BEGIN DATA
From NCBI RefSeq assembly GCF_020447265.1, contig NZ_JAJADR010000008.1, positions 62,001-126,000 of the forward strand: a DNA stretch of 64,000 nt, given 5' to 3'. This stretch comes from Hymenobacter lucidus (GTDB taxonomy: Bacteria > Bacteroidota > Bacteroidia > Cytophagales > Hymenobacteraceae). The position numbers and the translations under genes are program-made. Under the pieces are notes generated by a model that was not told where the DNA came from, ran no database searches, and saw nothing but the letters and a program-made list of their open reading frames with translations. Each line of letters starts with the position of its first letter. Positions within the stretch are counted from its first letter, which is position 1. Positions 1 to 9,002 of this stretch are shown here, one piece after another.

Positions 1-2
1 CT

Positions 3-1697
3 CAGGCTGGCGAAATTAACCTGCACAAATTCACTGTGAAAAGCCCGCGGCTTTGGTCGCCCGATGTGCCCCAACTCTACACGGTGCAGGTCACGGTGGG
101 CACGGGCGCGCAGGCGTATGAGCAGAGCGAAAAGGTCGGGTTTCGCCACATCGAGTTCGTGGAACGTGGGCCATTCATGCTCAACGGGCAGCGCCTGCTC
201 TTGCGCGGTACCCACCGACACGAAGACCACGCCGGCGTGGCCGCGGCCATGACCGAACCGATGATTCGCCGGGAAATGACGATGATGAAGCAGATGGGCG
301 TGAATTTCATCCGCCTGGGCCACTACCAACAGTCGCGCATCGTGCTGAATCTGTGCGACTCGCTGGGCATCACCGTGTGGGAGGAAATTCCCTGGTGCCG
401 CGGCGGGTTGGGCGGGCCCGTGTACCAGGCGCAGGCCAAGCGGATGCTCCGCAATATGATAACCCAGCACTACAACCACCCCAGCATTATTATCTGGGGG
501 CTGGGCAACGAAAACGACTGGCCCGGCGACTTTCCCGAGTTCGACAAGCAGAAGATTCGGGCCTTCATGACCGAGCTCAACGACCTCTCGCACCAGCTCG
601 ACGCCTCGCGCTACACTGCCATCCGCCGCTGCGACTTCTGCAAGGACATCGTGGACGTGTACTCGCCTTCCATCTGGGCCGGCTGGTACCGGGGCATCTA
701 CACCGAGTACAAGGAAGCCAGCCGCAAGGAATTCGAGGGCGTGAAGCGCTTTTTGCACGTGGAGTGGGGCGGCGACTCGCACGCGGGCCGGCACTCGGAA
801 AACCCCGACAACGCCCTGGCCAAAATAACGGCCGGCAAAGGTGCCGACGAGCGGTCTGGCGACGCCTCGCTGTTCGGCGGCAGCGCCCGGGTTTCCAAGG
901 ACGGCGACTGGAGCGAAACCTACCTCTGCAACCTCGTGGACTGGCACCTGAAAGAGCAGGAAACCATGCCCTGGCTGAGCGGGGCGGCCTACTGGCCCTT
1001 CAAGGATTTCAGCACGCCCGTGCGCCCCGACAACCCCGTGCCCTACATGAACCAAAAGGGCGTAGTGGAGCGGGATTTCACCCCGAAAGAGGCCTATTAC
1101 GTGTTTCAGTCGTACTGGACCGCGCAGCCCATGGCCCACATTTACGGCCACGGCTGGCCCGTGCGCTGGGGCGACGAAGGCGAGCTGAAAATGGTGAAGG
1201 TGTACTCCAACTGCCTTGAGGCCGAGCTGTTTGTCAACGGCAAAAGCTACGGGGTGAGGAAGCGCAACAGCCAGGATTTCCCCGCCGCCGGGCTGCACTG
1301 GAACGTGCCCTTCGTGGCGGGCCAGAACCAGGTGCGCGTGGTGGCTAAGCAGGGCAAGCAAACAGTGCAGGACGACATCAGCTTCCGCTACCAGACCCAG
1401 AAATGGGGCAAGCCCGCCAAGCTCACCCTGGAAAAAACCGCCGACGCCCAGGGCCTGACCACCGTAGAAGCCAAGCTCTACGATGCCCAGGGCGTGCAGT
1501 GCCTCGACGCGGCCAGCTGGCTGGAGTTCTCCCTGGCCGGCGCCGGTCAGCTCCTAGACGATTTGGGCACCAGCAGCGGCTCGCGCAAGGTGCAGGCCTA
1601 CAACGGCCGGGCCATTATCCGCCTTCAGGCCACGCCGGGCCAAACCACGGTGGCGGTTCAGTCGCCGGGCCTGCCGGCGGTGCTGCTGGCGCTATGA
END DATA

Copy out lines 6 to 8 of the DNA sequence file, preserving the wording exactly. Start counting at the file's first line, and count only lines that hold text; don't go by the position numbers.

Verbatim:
101 CACGGGCGCGCAGGCGTATGAGCAGAGCGAAAAGGTCGGGTTTCGCCACATCGAGTTCGTGGAACGTGGGCCATTCATGCTCAACGGGCAGCGCCTGCTC
201 TTGCGCGGTACCCACCGACACGAAGACCACGCCGGCGTGGCCGCGGCCATGACCGAACCGATGATTCGCCGGGAAATGACGATGATGAAGCAGATGGGCG
301 TGAATTTCATCCGCCTGGGCCACTACCAACAGTCGCGCATCGTGCTGAATCTGTGCGACTCGCTGGGCATCACCGTGTGGGAGGAAATTCCCTGGTGCCG